Beaming in on methane gas leaks

Technology that uses a tunable laser to detect small quantities of methane gas will allow gas leaks to be identified more quickly and accurately, according to its developers.


Technology that uses a tunable laser to detect small quantities of methane gas will allow gas leaks to be identified more quickly and accurately, according to its developers.


The Vogue project, which includes researchers from Siemens and the University of Glasgow, has built a portable imaging system that uses the spectral absorption of gas to detect leaks from a distance of up to 30m.


A laser is directed at a surface from where a leak is suspected, such as a wall or road. The surface scatters a small proportion of the light back towards the instrument, where it is collected using a lens. Analysis of the optical absorption spectrum of the returned light allows calculation of the level of gas in the intervening space.


A reference cell containing a sample of the gas to be detected is integrated into the laser module. By calibrating the laser’s signal beam with the gas in the cell, users can tell when gas of the same absorption rate is present.


Bob Rhodes, who worked as part of the Vogue project for UK company Semelab, helped develop the laser module for the system. ‘We used a laser that is tunable through the range where we expected the absorption-rate of the gas to be. If the signal beam bounced back with the same absorption band, then you knew the same gas had been detected as is in the reference cell,’ said Rhodes.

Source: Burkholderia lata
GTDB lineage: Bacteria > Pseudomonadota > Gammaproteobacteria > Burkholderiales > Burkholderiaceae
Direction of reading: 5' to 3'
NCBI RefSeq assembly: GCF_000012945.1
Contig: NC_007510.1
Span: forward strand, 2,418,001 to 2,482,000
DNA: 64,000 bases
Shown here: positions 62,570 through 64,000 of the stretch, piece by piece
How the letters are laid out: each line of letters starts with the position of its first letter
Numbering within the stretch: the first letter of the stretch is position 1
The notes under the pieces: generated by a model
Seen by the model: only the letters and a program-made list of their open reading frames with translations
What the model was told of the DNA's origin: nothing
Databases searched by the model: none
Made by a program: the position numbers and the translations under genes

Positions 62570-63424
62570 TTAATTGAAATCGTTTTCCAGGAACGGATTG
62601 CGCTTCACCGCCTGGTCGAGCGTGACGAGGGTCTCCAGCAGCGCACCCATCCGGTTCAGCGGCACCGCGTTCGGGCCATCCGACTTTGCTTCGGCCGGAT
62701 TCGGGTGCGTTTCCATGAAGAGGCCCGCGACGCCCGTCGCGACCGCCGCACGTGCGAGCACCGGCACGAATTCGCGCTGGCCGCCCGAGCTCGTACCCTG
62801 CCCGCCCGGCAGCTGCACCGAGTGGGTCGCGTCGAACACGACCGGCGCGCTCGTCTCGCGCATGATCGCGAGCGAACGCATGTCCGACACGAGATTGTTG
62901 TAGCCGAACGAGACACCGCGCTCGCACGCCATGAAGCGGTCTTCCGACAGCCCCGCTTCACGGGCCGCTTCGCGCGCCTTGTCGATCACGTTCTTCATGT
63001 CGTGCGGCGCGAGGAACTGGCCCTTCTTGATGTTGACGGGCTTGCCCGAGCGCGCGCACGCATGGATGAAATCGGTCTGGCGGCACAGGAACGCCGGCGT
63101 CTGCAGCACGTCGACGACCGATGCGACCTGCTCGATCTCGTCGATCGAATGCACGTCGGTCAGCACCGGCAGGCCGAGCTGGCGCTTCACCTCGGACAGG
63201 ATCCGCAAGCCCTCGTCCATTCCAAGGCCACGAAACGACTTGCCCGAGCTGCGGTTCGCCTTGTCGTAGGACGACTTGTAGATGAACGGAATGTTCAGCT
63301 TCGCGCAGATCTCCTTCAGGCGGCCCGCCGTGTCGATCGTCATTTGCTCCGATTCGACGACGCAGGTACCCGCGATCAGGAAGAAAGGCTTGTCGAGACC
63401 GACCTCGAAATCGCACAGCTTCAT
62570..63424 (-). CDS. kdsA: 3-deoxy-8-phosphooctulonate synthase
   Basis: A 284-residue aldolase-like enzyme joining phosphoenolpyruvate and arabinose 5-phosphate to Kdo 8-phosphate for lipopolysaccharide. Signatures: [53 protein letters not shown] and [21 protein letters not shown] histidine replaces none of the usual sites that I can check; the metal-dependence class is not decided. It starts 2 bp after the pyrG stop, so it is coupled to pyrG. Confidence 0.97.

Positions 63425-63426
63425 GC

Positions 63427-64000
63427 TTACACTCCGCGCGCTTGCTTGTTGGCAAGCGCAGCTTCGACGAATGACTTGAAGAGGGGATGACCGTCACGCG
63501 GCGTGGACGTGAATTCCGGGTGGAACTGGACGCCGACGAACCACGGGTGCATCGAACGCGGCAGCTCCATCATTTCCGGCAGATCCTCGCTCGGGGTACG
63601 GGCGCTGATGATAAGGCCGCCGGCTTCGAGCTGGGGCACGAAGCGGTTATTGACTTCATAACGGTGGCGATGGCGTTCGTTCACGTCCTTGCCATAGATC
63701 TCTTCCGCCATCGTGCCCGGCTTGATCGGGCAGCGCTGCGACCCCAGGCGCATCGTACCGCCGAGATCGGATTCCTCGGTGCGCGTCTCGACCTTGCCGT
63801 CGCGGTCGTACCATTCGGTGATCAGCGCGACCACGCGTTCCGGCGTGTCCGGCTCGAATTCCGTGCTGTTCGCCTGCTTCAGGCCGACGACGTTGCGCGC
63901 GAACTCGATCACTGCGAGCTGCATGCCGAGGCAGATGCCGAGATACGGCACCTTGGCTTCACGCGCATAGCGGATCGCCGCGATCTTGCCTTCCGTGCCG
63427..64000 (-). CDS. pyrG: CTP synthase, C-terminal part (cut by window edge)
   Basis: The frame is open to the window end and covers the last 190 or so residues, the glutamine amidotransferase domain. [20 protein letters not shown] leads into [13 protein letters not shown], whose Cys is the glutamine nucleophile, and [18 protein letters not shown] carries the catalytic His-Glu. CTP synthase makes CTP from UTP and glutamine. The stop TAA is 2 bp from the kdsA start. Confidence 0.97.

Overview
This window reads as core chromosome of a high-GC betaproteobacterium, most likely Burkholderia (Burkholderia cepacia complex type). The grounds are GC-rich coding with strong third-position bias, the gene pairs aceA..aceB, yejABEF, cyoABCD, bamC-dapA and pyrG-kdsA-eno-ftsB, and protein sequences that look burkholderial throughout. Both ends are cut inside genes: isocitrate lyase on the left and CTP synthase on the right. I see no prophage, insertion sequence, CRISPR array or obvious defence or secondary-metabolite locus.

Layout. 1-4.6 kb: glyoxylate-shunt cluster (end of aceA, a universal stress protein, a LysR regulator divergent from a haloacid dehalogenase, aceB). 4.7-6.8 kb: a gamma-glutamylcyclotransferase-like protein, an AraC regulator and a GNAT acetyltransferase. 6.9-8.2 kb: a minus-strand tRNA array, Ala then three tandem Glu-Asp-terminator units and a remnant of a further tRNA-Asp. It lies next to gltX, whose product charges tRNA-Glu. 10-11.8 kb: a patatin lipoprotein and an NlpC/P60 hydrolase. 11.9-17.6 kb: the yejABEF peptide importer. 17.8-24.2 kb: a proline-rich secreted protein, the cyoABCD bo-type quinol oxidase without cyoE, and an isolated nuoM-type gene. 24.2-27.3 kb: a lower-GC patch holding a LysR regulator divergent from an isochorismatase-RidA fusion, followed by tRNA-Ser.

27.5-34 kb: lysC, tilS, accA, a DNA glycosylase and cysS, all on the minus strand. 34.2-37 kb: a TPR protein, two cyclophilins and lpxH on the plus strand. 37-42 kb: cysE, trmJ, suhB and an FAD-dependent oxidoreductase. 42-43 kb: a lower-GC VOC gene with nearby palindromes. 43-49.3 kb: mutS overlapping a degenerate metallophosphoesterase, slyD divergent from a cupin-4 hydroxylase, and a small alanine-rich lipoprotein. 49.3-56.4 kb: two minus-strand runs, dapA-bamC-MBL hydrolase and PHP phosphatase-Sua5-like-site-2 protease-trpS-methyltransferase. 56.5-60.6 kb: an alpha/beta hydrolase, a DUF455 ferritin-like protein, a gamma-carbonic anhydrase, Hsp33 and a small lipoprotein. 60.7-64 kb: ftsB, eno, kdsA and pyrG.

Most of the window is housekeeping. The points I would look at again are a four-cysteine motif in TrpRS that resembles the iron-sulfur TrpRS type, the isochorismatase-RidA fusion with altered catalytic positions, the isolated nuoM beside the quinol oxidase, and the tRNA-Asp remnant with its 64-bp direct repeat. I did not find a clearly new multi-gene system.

The Vogue system also produces an image of the leak to allow quick, accurate analysis of the area where it is occurring.


During testing, the laser was sensitive enough to detect leaks with flow rates of less than five litres/min, and which were the equivalent of a gas cloud just 1mm thick.


The electronics were then miniaturised so that the commercial prototypes produced by Siemens and Glasgow University are no larger than a handheld camera.


The system can be used to detect a number of different gases. However, as the DFB (Distributed Feedback) lasers used are only tunable within a narrow field of around three to four nanometers, the laser and the gas it is going to detect must be roughly within the same range.